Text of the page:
Orphan protagonists in children's literature are as common as mold spores in August. So common that one might assume that in order for a child to have any type of adventure at all, they must first become orphaned. Harry Potter is certainly the most popular orphan hero at present but orphaned children have an extensive literary history. Tom Saywer lived with his long-suffering Aunt Polly, Anne of Green Gables was an orphan, as were Heidi, Oliver Twist, Pollyanna, Dorothy Gale, and Mary Lennox of the Secret Garden. Well of course there were more ways to loose one's parents back then, cholera, typhoid, the plague, twisters; so maybe adventurous orphans were easier to come by, but the present day has plenty of parentless protagonists as well: James and the Giant Peach, the Lemony Snicket crew, the kids in the 39 Clues, the Boxcar Children, the Mysterious Benedict's Society, Hugo Cabret. Heck even Frodo Baggins is an orphan. I expect they'll go into his upbringing in depth in the upcoming sure-to-be-bloated three-part movie adaptation of The Hobbit.
Then you've got your kids who aren't orphans per say but might as well be since either they've got absentee parents (Pippi Longstocking) or such miserable parents they'd be better off as orphans (Matilda, Huckleberry Finn, those kids in Flowers in the Attic)
We assume that the reason kids are drawn to orphaned heros and heroines - or that authors are drawn to them - is that it does in fact free kids up for adventure. I mean really, how can you save the world from the Dark Lord if your mom's reminding you to grab a sweatshirt on the way out the door because, "it's going to cool off later on."
But actually, the reason authors write about kids who've lost their parents is that kids are obsessed with death. I know this because my kids are obsessed with death. My twins at least.
And whose death are they obsessed with?
Well - not me exactly but they've killed off their "other mom"and their "other dad" in a million assorted ways.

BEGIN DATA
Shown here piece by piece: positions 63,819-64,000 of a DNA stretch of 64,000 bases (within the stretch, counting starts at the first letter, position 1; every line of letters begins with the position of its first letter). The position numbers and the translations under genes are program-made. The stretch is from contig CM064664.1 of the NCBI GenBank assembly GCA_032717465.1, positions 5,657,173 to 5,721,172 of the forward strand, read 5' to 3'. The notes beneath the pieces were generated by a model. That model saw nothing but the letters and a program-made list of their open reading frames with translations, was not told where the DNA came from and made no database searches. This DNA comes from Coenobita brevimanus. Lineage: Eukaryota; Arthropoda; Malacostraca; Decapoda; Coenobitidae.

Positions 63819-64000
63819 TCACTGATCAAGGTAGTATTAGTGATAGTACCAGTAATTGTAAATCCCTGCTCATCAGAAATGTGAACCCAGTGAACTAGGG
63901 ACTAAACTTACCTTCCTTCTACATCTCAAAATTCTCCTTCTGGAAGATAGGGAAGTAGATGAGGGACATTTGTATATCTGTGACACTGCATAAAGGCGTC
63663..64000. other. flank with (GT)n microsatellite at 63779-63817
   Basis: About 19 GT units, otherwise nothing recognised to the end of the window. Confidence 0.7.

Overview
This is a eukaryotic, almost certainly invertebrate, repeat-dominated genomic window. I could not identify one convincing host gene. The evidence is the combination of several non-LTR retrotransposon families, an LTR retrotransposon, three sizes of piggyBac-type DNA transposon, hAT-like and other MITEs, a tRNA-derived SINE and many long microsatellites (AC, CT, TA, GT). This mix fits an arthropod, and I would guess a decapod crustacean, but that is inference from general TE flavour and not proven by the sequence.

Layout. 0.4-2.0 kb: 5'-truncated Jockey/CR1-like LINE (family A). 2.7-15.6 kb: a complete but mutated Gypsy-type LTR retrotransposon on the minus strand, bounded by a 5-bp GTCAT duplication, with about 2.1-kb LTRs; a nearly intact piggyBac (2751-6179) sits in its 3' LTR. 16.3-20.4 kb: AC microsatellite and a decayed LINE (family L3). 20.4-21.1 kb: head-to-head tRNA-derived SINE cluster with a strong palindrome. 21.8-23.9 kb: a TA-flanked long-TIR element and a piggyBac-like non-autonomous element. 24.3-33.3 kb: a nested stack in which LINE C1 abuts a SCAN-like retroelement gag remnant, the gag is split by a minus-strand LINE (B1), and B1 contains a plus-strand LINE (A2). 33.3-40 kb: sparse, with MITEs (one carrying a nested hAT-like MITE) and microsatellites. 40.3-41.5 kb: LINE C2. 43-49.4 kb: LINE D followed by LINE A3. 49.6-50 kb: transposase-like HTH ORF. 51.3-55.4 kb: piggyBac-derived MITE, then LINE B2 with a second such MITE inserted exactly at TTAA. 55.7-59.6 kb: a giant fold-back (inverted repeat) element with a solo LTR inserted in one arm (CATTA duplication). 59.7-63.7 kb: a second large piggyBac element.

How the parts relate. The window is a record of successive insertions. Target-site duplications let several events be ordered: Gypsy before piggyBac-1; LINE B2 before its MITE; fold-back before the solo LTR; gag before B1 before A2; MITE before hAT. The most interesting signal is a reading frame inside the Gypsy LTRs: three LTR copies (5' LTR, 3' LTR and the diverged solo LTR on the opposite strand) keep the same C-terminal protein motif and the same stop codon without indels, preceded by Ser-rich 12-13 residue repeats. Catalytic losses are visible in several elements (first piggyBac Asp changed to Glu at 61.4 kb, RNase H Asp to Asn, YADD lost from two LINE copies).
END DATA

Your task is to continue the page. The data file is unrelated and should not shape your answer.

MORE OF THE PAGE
S & N have had an "other mom" for a while now. You see, instead of imaginary friends, the twins have imaginary parents.
For well over six months they've discussed their other mom, who she is (sometimes she's a stranger, sometimes she's a family friend, once they said singer Bill Harley was their "other dad"), where she lives (sometimes near their grandparent's house, sometimes in Maine), and how she behaves (sometimes she eats candy all day). I'm okay with them having an "other mom," except I'm afraid that the preschool teachers might think Ken and I have divorced and remarried.
Lately though their other moms and dads have been facing up to their own mortality. This might have happened about the same time they announced that George Washington was their other dad (that's right folks; he's not just the father of our country…). They said this and then asked if George Washing was still alive. Went they found out he wasn't they started in on talking about how they used to have an other mom but she died. Sometimes they go through two or three other moms and dads in a single car ride to town. Sometimes they killed of their other parents in comedic fashion, "my other dad slipped on a piece of pizza then he fell in the toilet and got flushed and died." Sometimes it's frighteningly real, "my other mom was at college and a bad guy was there and shot her and she died." Sometimes it seems like there's some real parenticide oneupmanship going on in the back seat.
And while its a little unnerving to have my kids bopping off moms and dads nonchalantly and then, after killing off one easily getting another one, "I had to get a new mom, 'cause my other mom died." "I used to have two moms but one of them died…" I can partly see where it's coming from.
First I think it's common for five year olds or in our case almost five year olds to suddenly latch on to the vague idea of death and to develop, if you can pardon my pun, at the very least a morbid curiosity about it.
As to their penchant for dead parents. It could just be that from what they see there are a glut of mothers and fathers to dispatch with, big whoop if we knock few off. Go to the library, there are moms all over the place. Preschool pick up? Moms and dads galore. The playground? Ditto. Moms and dads are a dime a dozen. Naturally it stands to reason that if one set died you could easily get yourself a new pair.
And if you couldn't at least you could be guaranteed a starring role in an upcoming children's novel.
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